Former Iranian President Mahmoud Ahmadinejad is taking another shot at the country's top political office. On Wednesday, the popular politician registered to run in Iran's presidential election, set for May 19, despite announcing in late September 2016 that he would not seek office again at Supreme Leader Ayatollah Ali Khamenei's personal request. But registering and running are two different things. Iran's Guardian Council still has to approve Ahmadinejad's candidacy, and it may opt to disqualify him from the race, as the former president well understands. For Ahmadinejad, though, the Guardian Council's decision is beside the point.
In fact, Ahmadinejad explained his candidacy as a bid to throw more support behind his protege and former vice president, Hamid Baghaei, whom he endorsed in March. Former President Ali Akbar Hashemi Rafsanjani pulled a similar move in 2013, when he registered for, and was disqualified from, the presidential race before campaigning for Hassan Rouhani. His efforts paid off: Rafsanjani boosted Rouhani's middling popularity and helped him win the vote. Ahmadinejad, likewise, is using his enduring appeal with the Iranian electorate — and particularly among poor, rural voters who share his anti-establishment and populist views — to support a likeminded candidate. And whatever the Guardian Council decides, the former leader will likely leave his mark on the race.
Ahmadinejad's popularity sheds light on the political contradiction underlying the modern Iranian state. Iran is at once a democracy, complete with an elected president, and a clerical theocracy headed by the unelected supreme leader. The system emerged concurrent with the Islamic republic to prevent the ruling class from monopolizing the state's resources, as it had throughout Iran's history. During the Iranian Revolution, Ayatollah Ruhollah Khomeini challenged the shah's authority and proposed a more populist solution based on Shiite principles: velayat-e-faqih, or rule by Islamic jurists. But the clerical establishment, too, has fallen prey to power. The ruling clerics have inevitably formed patronage networks to support their political allies and counterbalance the interests of the country's merchant class in its attempts to appease Iran's various interest groups with economic concessions. To uphold its legitimacy, meanwhile, the clerical establishment relies on velayat-e-faqih, and the supreme leader invokes the concept as justification for his role as final arbiter.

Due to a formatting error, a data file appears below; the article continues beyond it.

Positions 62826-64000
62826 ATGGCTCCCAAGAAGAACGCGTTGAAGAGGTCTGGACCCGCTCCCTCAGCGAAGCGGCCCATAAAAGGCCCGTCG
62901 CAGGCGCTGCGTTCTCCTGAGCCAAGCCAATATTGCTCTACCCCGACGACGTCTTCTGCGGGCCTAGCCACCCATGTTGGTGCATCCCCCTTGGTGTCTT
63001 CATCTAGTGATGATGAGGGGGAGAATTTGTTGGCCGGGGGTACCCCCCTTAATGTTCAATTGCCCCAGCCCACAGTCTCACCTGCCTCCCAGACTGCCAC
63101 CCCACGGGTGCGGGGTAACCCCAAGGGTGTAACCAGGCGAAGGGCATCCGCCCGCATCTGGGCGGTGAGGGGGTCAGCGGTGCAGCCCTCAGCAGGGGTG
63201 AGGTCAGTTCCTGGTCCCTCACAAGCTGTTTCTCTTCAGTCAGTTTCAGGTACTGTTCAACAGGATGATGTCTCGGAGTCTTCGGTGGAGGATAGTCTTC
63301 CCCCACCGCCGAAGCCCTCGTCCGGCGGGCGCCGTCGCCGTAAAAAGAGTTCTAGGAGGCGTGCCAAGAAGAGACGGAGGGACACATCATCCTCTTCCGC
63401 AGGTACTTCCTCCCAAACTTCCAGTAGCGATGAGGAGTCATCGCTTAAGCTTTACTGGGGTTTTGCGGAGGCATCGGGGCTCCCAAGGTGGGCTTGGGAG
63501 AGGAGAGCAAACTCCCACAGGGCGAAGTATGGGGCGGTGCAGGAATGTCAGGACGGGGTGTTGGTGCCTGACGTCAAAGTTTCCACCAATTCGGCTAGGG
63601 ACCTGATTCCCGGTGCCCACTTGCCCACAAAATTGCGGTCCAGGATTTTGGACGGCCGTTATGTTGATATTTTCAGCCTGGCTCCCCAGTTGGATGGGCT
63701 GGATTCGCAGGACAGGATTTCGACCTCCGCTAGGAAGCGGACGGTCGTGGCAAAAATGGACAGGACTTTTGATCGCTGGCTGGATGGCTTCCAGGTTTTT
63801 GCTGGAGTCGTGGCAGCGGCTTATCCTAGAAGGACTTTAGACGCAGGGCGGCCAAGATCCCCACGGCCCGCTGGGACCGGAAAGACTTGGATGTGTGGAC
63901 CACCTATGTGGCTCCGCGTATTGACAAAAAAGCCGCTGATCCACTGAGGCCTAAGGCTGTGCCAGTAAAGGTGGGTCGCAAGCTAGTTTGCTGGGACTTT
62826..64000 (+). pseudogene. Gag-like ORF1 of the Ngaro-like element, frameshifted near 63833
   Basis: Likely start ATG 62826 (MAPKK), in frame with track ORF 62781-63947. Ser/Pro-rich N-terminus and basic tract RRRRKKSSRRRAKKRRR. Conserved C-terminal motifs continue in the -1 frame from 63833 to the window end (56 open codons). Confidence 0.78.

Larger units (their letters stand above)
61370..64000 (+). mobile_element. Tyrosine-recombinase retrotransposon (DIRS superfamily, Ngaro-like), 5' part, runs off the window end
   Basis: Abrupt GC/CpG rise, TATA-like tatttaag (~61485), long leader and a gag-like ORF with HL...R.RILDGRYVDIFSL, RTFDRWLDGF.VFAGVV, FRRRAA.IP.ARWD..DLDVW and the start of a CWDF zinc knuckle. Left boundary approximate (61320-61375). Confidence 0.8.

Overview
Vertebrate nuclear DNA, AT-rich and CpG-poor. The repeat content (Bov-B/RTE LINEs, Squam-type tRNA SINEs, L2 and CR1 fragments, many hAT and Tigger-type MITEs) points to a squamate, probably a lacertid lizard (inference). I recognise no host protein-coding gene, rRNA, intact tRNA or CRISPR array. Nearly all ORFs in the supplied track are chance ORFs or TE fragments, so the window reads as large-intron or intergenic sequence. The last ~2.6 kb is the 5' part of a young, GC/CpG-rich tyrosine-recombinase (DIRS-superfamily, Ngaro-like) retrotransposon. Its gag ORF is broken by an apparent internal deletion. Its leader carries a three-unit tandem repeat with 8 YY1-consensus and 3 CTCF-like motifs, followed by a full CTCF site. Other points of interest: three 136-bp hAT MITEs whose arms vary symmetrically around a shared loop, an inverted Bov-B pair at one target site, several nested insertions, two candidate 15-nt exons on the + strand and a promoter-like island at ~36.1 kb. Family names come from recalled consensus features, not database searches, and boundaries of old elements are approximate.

Still, corruption is a frequent rallying cry for Iranian politicians and their supporters. Ahmadinejad came to power by criticizing the "oil mafia" that the previous leaders had created through their efforts to decentralize and liberalize Iran's economy. By his second term, he had lost the supreme leader's tacit support (having challenged Khamenei's authority) and started calling openly for a new system of government in which the clerical establishment would serve only an advisory role. Though other leaders, including Rouhani and former President Mohammad Khatami, have also tried to strengthen the president's position against that of the supreme leader, Ahmadinejad's populist views made him a credible threat for Iran's clerical and political establishments. Consequently, his candidacy will meet with scrutiny and concern from the Guardian Council.
But Baghaei, too, may be able to channel the populist sentiment that his former boss commanded so well. As Ahmadinejad's vice president, Baghaei was also implicated in the graft charges against the administration as a whole — something that could hurt his chances of qualifying for the presidential race, though not necessarily his popularity with voters. (Ahmadinejad's apparent corruption has never fazed the more conservative and less affluent voters who make up his support base.) If he makes it past the Guardian Council's vetting, his candidacy will test the enduring appeal of Ahmadinejad's legacy. Elections offer Iranians a rare opportunity to air their political opinions, as they did in 2009 when the Green Movement erupted.
Assuming Baghaei or Ahmadinejad makes it to the presidential race, they would also give more mainstream political groups, including the clerics, a run for their money. The clerical establishment's frontrunner candidate, Ebrahim Raisi, has spent the past year as the head of Astan Quds Razavi, one of Iran's wealthiest autonomous charities. The organization, which oversees religious shrines in the country, offers the most conspicuous testimony to the massive wealth that the clerical establishment has amassed over the years. And for much of the past year, Iran's various political groups have been lobbing allegations of corruption and money laundering at one another, at times implicating Khamenei's allies in the judiciary.
By supporting Baghaei and registering for the presidential race, Ahmadinejad has put the clerical establishment in a tricky position. The Guardian Council now must decide whether it will approve the former president or his former vice president as candidates. If the council disqualifies Ahmadinejad, it risks galvanizing his supporters behind Baghaei. In disqualifying both figures, however, the council would risk stirring unrest among their populist constituents. Ahmadinejad's registration will make it more likely that one of them — if not both — gets through the vetting process.
More important, his bid for the presidency encapsulates the quandary facing Iran. Khamenei has shepherded the country's political system for three decades. But a new generation of politicians — whether populist figures such as Ahmadinejad, traditional conservative clerics such as Raisi or moderates such as Rouhani — is now vying for influence over the Islamic republic's future.